TDSB repair backlog piling up with no solution in sight — see where your school ranks
CBC Toronto series examines the state of TDSB schools and what can be done about its $3.7B repair backlog
Many Toronto students who are heading back to school Thursday will be learning in buildings in serious need of repair.
Winchester Junior and Senior Public School, near Wellesley and Parliament streets in Cabbagetown, tops that list, according to data from the provincial government and the Toronto District School Board.
It has a Facility Condition Index (FCI) of 135.53 per cent — the board's highest. A school's FCI is calculated by dividing the building's repair backlog by the cost to build a new school accommodating the same number of students.
Winchester's above 100 per cent FCI means it would essentially be more costly to repair the school than to tear it down and build a new one.
Among those repairs deemed urgent at Winchester: water boilers that have passed their useful service life, parts of the roof and foundation, and HVAC pumps (the latter of which is taking on more importance as the COVID-19 pandemic highlights concerns around ventilation in classrooms).
"The windows are awful," said Annette Carling, who teaches Grades 7 and 8 at Winchester. "It gets really cold or it gets stifling hot because the boiler goes on ... you're actually opening windows in the wintertime because you're like, 'We can't breathe, it's so hot.'"
Carling says she's excited to see students in person this year and while she loves teaching at the school, building conditions are an overlooked systemic issue within the entire school system.
"We're supposed to be teaching health; why aren't we teaching health from the ground up? Let's be in a healthy space."
What's happening at Winchester is playing out at TDSB schools across the city. The board started the year off with a $4.1-billion repair backlog, which now sits at $3.7 billion. This year, it received $275 million in provincial funding for repairs. At least eight schools have an FCI of more than 100 per cent, while 17 more exceed the 85 per cent mark.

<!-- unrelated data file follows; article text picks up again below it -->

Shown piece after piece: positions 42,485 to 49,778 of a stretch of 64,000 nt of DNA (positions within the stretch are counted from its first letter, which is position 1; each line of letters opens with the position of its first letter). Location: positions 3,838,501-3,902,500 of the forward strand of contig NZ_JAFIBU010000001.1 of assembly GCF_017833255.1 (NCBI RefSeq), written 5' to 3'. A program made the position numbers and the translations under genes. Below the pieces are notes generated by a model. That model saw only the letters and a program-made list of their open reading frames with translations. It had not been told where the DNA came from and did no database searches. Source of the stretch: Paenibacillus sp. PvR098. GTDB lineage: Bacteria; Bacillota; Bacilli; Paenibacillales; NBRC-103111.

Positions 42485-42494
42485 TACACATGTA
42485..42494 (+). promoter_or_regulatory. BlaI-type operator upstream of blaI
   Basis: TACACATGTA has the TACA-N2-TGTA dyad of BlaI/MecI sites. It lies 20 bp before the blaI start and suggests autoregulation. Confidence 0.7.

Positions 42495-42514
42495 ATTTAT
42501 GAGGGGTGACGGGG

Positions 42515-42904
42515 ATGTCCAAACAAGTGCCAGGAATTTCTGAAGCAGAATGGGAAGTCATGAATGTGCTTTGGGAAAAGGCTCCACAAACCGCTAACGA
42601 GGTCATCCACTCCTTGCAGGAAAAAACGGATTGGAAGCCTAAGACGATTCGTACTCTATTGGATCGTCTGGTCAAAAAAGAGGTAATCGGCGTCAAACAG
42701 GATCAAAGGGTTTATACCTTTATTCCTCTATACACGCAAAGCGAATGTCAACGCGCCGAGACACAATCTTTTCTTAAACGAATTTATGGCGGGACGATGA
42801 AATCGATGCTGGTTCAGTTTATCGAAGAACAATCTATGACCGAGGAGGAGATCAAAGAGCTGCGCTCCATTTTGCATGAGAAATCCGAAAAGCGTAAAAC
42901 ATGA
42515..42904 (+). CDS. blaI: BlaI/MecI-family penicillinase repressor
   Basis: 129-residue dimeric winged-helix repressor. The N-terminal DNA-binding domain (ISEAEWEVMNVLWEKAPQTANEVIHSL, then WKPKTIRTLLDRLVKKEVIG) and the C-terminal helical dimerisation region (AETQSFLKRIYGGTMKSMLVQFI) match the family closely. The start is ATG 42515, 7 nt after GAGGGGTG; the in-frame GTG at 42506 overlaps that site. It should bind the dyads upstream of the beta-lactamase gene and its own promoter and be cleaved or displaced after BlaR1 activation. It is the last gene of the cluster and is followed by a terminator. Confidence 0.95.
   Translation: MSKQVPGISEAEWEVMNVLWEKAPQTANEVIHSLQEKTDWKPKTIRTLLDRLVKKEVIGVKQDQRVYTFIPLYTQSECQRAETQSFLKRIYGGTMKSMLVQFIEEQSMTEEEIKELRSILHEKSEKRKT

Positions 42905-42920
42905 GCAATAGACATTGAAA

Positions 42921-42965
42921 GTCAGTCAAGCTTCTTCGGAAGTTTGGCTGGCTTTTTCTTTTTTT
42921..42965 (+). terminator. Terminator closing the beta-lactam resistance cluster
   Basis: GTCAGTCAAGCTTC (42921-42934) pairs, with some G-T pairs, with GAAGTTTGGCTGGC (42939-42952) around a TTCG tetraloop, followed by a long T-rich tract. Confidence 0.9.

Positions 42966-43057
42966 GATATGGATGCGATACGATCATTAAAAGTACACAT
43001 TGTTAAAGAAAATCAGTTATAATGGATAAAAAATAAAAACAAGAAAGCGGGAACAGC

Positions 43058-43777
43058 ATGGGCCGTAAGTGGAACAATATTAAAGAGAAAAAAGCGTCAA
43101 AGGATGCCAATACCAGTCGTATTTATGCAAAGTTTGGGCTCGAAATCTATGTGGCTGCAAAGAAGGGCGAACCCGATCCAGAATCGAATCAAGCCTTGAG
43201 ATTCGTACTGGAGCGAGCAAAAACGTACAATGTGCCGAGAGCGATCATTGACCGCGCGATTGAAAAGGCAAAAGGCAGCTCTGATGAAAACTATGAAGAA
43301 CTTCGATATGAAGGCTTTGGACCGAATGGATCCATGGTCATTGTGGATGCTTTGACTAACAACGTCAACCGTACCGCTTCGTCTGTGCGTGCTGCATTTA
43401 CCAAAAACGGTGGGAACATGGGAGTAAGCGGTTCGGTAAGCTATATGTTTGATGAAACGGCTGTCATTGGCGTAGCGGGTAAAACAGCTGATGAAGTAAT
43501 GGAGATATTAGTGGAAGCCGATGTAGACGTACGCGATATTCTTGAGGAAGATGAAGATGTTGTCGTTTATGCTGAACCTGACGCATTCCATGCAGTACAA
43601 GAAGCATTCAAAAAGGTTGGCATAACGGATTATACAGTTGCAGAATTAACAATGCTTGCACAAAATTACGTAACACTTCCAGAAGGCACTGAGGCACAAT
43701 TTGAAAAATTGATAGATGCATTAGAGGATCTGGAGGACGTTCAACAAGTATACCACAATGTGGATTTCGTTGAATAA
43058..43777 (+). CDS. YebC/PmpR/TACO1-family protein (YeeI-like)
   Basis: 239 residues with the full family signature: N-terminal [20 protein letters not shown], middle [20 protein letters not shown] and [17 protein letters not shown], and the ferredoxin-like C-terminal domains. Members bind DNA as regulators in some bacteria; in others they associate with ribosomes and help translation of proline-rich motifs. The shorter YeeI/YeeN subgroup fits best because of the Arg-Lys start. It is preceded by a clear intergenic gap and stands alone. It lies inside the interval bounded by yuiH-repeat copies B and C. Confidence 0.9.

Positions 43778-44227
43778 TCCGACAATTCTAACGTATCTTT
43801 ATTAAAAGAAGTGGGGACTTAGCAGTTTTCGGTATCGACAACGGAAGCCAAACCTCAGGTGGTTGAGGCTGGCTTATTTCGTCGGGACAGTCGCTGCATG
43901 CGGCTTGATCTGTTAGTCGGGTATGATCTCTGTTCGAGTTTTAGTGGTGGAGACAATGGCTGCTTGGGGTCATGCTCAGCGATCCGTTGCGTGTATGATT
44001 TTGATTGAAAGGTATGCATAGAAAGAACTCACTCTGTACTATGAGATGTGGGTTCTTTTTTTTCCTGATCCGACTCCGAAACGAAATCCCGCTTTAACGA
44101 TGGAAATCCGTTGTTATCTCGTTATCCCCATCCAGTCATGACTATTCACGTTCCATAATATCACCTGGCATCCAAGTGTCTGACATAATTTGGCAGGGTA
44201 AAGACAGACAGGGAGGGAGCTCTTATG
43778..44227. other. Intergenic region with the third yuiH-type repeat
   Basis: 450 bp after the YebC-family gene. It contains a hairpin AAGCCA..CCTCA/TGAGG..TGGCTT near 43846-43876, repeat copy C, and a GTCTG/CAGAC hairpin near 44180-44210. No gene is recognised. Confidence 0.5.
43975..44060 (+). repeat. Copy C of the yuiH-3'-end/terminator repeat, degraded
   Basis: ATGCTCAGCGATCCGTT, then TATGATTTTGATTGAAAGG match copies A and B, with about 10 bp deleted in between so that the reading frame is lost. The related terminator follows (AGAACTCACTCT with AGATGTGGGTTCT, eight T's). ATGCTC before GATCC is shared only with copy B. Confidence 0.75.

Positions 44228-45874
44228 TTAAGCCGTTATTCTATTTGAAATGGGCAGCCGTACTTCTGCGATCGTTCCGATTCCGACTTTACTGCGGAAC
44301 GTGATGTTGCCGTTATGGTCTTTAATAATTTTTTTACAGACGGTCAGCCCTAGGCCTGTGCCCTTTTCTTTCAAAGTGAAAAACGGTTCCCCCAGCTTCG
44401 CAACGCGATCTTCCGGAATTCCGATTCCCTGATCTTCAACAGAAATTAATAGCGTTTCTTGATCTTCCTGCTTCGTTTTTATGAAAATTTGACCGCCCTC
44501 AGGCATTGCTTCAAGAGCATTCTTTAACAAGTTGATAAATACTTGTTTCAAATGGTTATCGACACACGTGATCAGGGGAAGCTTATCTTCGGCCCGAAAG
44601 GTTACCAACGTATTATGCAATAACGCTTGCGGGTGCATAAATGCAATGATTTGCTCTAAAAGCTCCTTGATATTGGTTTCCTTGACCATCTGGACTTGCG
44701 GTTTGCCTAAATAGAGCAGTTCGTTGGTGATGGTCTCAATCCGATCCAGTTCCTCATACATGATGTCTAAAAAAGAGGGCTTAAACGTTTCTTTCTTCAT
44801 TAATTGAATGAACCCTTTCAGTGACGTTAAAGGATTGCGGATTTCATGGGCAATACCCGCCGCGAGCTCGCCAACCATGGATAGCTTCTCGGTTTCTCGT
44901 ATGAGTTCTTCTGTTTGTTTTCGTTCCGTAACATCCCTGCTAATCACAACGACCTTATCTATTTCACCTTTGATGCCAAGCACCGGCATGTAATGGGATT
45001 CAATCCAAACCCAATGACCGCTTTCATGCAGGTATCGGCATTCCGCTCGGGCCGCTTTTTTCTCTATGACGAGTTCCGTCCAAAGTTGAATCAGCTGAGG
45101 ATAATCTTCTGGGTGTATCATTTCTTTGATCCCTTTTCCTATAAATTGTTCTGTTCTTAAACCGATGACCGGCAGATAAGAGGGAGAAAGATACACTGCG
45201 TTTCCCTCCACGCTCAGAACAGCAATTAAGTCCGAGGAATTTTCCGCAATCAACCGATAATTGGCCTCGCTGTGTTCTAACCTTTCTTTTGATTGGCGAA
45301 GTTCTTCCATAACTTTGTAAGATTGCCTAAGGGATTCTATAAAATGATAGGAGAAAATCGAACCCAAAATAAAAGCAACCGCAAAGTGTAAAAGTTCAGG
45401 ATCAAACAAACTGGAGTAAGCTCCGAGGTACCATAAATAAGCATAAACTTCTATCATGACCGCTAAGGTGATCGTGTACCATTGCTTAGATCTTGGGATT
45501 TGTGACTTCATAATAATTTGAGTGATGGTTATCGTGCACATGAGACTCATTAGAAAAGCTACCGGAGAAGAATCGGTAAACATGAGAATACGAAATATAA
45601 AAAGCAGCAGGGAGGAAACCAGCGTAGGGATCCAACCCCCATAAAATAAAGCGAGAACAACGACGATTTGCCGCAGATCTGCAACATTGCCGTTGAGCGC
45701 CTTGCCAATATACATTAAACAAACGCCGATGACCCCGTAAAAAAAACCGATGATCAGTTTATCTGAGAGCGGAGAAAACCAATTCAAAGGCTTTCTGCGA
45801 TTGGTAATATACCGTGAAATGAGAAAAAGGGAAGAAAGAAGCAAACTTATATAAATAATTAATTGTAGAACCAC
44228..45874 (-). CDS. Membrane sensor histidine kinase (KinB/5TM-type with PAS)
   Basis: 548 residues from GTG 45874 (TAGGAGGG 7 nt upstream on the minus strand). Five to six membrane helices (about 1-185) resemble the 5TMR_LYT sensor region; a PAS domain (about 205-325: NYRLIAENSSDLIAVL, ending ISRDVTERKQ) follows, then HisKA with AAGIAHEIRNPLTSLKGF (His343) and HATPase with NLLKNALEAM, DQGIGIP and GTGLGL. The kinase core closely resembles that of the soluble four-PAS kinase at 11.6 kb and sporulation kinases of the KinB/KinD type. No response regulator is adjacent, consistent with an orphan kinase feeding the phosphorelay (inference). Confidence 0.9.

Almost half of the TDSB's schools are more than 60 years old; some are more than a century old, including Winchester. The older of its two buildings dates back to 1914, which means it was open during the 1918 Spanish Flu pandemic, and now, this September, it has HEPA filters in its classrooms in a bid to keep students healthy during the fourth wave of the COVID-19 pandemic.
Maia Puccetti, executive officer of facilities services and planning for the TDSB, says a high FCI does not mean a building is unsafe, cannot be occupied or that the building's components aren't being maintained.
"Often we will find that there are elements that continue to work, continue to function or continue to be in relatively good condition," she said. "But, based on industry standards, they are at the end of their life cycle."
Robin Pilkey, the TDSB trustee for Parkdale-High Park, says the board will continue to maintain building components until they break, even if they are well past their useful life, according to manufacturer and industry standards.
"The way our funding works, we fix things that are figuratively on fire," said Pilkey.
According to Puccetti, the tipping point for whether the board considers maintaining a school or applying for funding to replace it is an FCI of 65 per cent, but she said a number of factors influence that decision.
Seventeen per cent of the board's schools, or 101, have an FCI of 65 per cent or higher.
- CBC Toronto gathered the TDSB's FCI data for all schools, which you can search at the bottom of this story. You can also let us know if you have specific concerns about your school by filling out the Google form that follows.
The TDSB's repair backlog has grown in recent years and is projected to top $4 billion in the coming years, raising a serious question for Torontonians: how will we keep our public schools running and in good shape?